It is one of those rare times in history where the world is united along a common understanding: we can no longer stand by and allow the global temperature to continue to rise unchecked.
Yes, the challenges ahead feel daunting — CO2 stays in the atmosphere for 100 years and methane gas for 50 — but what is at stake here is nothing less than the future of the planet.
There are many places in the world already feeling the dire consequences of climate change — take a look at the Maldives for example. In mid-level global warming scenarios, the Maldives will likely experience a sea level rise of around half a metre by about 2100, swallowing up to 77 per cent of its land area.
Alarming statistics no doubt. But were you aware that between 1948 and 2013, the average annual temperature in Canada has warmed by 1.6 °C (relative to the 1961-1990 average) — a higher rate of warming than in most other regions of the world?
As the temperature continues to climb we will see changes in rainfall and its distribution, snow, and ice and a heightened risk of extreme weather events such as heat waves, heavy rainfalls and related flooding, dry spells and/or droughts, and forest fires.
Eight of our 10 provinces, and all three territories, border ocean waters (including Hudson Bay), so there is no escaping the fact that we will be affected by changing ocean environments, including changes in average and extreme sea level, wave regimes, and ice conditions.
Just look at what has been happening to the Arctic sea ice cover, particularly during the summer season.
(Check out Google maps, which now show if climate change will put your home under water — 150 million or more people are currently living on land that will either be submerged or exposed to chronic flooding by 2100.)
All of these effects add to the vicious cycle of ever-increasing rates of warming, which affects everything that lives in the Arctic — from polar bears to migrating birds and animals, to fish stocks and the people who live in the North. That cycle will be very hard to break, as long as the economic gains continue to increase.
Perhaps that is why Canada has become one of the worst performers when it comes to curbing greenhouse gas emissions.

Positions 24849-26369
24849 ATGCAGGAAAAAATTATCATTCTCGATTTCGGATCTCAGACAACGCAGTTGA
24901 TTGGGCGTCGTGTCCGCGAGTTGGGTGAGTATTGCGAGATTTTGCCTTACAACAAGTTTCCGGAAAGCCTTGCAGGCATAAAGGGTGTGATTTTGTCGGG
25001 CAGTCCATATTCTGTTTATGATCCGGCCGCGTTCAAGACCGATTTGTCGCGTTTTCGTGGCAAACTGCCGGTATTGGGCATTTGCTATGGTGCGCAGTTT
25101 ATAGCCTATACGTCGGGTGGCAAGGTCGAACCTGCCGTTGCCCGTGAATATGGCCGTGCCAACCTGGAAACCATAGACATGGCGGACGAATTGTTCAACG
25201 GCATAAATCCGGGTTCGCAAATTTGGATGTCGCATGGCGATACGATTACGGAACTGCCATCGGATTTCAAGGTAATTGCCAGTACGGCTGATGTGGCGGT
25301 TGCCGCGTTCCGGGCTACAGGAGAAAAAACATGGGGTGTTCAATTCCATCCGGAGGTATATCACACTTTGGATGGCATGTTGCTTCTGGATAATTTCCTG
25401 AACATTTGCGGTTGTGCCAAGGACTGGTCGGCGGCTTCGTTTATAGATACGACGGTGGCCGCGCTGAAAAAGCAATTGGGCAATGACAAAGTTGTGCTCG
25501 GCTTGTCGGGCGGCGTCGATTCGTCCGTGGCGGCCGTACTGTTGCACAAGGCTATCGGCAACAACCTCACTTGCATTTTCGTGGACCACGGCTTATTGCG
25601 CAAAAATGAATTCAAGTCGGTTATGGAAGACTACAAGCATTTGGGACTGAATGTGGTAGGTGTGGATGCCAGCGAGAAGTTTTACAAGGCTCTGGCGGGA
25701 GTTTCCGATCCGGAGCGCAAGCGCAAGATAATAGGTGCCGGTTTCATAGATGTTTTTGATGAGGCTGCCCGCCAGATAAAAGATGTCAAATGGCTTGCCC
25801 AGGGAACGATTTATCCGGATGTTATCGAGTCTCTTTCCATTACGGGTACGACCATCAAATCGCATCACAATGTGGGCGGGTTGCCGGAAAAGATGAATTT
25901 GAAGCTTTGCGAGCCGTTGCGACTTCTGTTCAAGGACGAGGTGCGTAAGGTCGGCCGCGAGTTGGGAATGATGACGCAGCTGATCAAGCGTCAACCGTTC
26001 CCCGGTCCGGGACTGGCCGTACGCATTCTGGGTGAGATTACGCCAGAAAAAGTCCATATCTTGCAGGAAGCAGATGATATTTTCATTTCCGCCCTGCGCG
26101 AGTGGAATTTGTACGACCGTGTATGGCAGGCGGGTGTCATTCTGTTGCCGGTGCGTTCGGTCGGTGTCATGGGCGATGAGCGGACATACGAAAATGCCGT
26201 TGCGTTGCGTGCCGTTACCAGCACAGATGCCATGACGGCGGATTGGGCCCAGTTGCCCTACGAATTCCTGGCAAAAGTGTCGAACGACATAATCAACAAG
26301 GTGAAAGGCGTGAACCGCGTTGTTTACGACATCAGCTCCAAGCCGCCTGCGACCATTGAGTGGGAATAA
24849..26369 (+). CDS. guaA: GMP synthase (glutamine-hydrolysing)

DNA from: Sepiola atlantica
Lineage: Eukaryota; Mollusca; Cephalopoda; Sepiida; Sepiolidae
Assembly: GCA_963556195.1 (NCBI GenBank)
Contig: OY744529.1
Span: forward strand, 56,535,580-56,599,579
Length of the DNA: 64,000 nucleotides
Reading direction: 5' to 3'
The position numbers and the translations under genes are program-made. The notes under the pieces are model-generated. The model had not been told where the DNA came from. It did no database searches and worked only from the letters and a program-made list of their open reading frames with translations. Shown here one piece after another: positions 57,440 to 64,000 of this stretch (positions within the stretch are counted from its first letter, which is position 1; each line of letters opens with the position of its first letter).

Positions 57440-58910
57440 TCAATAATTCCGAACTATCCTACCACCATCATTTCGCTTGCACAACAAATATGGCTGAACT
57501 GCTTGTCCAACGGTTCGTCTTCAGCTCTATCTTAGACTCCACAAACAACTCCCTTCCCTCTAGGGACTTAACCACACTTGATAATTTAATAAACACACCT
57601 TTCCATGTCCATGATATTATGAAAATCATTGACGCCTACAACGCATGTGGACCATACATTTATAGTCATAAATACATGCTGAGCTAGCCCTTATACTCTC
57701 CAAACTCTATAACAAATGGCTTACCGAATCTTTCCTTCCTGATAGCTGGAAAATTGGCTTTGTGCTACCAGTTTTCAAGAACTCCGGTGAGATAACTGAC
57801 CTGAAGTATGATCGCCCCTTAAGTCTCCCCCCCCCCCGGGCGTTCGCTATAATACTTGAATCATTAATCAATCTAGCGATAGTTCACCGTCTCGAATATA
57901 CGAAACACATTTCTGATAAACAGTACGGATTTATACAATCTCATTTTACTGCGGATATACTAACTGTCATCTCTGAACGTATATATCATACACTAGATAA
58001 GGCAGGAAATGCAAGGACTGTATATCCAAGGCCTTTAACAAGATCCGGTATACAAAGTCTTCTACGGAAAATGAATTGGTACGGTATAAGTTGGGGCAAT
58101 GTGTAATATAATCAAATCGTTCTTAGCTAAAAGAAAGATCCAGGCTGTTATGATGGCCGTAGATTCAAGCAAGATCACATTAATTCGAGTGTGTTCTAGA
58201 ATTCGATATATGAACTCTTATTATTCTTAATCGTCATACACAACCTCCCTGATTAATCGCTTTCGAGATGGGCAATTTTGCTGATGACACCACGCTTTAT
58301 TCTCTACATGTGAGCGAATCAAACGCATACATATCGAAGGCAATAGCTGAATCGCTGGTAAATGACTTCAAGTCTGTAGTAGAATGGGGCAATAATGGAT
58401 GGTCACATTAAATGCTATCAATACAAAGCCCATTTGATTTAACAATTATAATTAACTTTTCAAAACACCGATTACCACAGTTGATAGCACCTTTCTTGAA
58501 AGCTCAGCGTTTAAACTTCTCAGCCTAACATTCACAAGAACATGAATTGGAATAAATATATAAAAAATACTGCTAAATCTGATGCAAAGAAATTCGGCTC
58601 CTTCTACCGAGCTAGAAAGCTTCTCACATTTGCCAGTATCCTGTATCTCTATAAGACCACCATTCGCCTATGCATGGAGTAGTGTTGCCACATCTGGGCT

According to the Washington-based Center for Global Development, Canada has fallen to dead last compared to 27 other OECD countries (Organisation for Economic Cooperation and Development) when it comes to climate change remediation.
On the international scene Canada is part of the problem, not part of a solution.
But perhaps that is about to change.
This week Prime Minister Justin Trudeau told delegates at the Paris climate change summit that Canada "will take on a new leadership role internationally."
The Paris talks represent the culmination of more than 20 years of efforts to enact such a deal, including two previous meetings of world leaders. Both of those gatherings — in Kyoto in 1997 and in Copenhagen in 2009 — ended with documents that were ultimately viewed as failures.
Will Paris be seen in the same light? Despite the best efforts of those at the conference it is unlikely that emissions targets will be set high enough to "solve" climate change, but action must be taken. But there is value in the international gathering and the message it is sending to political leaders and world citizens.
It is naive to think that everyone would embrace ideas put forward by countries such as Canada.
For some time we have been hearing from a group of developing countries led by India asking why they should be asked to curb their economic development to help address a problem created by already-rich nations.
It's a good question and one that leaders of industry are asking too. At the conference this week The Breakthrough Energy Coalition, made up of more than 25 investors from 10 countries, launched a way address such questions.
The coalition is led by billionaires Bill Gates, Mark Zuckerberg, Richard Branson and other high-profile entrepreneurs, who have pledged to spark a "new economic revolution" based around clean energy after launching a new investment drive for renewables.
Closer to home the B.C. Climate Leadership Team (CLT) released its recommendations this week to the province. Consisting of leaders from the business, academic and environmental communities, as well as First Nations and local governments, its mandate is to review options for economic development and greenhouse-gas emissions reductions, and also make recommendations for the government's new Climate Leadership Plan.
The CLT recommended a 2030 target to reduce emissions across three broad sectors: Built Environment, Industry and Transportation by 40 per cent, compared to 2007.
To some the issues of climate change may seem remote but there is no denying that ski resorts are already seeing the effects, though for the most part business planning is well under way to try and mitigate impacts where possible.
But there is little doubt that sometimes it feels hopeless. For the last few months slash and burn fires have ravaged thousands of hectares of forest in Indonesia (See Glenda Bartosh's column this week on page 56). The fires are emitting nearly 16 million metric tons of carbon dioxide a day — more than the entire U.S., whose economy is 20 times the size of Indonesia's.
Let's hope Indonesia is at the table in Paris, and that the developed nations can find a way to help it and others to find economic success without jeopardizing our planet.